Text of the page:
Caffeine has been shown in studies published in Nature Neuroscience in 2014 to improve our brain’s ability to consolidate long-term memories.

Another study discovered that caffeine may be able to enhance the working memory (a component of short-term memory that deals with immediate conscious and linguistic processing) in old adults.

But let’s not forget that too much caffeine can cause anxiety in some people – your sensitivity levels are personal – and you can consume too much of a good thing.

Green tea

enhance cognitive function

Many biohackers enjoy green tea. While it has a small amount of caffeine, it is recognized for its catechin and L-theanine content. Theanine is a strong cognitive enhancer that seems to promote relaxation without drowsiness, whereas catechins are flavanols (similar to those found in chocolate) that have been shown to improve brain function.

During working memory processing, green tea ingestion was found to enhance connectivity between the frontal and parietal brain regions in a short study. This is particularly fascinating since the activity of the prefrontal area of the brain is linked to executive function, whereas the parietal region handles sensory input. Green tea consumption improved working memory performance in this study.

Broccoli sprouts 

increase blood flow

Plant chemicals (including coffee) stimulate the body’s NRF2 pathway, a potent master-modulator of inflammation. This pathway increases the production of powerful endogenous antioxidants when activated. Consider it a genetic “app” that is dedicated to mopping up free radicals and preventing oxidative stress.

Sulforaphane is an NRF2 activator with excellent bioavailability, which makes it one of the most effective compounds for activating this transcription factor. Many other NRF2 activators have poor bioavailability or are difficult for the body to absorb or utilize. Sulforaphane has high bioavailability because of its ability to cross cell membranes and interact directly with target proteins.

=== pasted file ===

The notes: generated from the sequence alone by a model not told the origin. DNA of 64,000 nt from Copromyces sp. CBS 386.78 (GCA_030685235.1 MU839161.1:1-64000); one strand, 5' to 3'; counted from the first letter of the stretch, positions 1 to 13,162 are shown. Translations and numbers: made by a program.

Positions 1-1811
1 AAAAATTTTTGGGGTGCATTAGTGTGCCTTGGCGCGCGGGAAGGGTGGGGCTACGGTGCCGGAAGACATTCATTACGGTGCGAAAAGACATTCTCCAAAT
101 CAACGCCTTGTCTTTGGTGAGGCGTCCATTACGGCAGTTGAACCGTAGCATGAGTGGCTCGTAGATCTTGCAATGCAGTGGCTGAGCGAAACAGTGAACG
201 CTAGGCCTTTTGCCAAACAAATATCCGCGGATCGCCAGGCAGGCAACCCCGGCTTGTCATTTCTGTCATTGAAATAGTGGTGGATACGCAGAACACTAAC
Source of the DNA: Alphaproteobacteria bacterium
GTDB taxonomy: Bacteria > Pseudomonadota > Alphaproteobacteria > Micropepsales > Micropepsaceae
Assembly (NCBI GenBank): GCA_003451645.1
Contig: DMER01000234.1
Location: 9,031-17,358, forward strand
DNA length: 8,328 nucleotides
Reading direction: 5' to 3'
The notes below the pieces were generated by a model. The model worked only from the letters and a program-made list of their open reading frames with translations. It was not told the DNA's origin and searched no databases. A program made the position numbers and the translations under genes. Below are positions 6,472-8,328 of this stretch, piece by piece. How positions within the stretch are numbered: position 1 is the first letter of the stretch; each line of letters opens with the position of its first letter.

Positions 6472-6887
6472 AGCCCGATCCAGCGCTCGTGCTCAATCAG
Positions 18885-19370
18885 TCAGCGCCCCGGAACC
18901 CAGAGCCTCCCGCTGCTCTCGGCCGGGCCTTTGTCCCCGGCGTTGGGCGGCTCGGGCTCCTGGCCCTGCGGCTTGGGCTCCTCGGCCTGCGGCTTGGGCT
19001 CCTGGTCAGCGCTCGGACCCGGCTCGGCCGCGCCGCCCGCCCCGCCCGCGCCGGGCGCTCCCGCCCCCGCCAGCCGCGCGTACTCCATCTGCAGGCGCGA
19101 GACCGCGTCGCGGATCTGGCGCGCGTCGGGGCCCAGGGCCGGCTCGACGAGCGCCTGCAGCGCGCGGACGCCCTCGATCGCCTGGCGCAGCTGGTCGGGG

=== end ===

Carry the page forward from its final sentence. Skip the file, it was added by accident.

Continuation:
Broccoli sprouts are the most potent producers of sulforaphane, according to some studies. When chewed, broccoli sprouts release 10-100 times more sulforaphane than adult broccoli, according to one study.

Sulforaphane has been found in studies to help with depression and autism symptoms. It’s probable that sulforaphane is a strong nootropic, given that neuroinflammation can affect working memory and executive function.

I’ve provided a simple approach to growing your own broccoli sprouts at home—just click here to learn more.

Dark leafy greens

brain food

Kale and spinach are high in lutein and zeaxanthin, two carotenoids that have been the subject of several recent research.

Supplementing with lutein and zeaxanthin improved volunteers’ processing speed, according to a study. Even when testing young, healthy individuals who are at their peak efficiency, the impact was significant,” reported the researchers.

In another research, people with more lutein and zeaxanthin in their diets performed better on a working memory test, while their brains appeared to be operating more efficiently when observed using fMRI.

Finally, in older adults, lutein (found in egg yolks, spinach, and kale) was linked to greater crystallized intelligence—the ability to apply learned understanding and expertise.

Dark chocolate

enhance memory

Dark chocolate consumption has been linked to enhanced cognitive function, in part due to the flavanols (a kind of polyphenol) found in the cocoa bean. This memory-boosting ability of cocoa may be partly explained by its capacity to enhance blood flow to the brain, as well as by improving dentate gyrus functioning, a region of the brain’s memory center where neurogenesis (the growth of new brain cells) is known to occur.

See also  Nootropics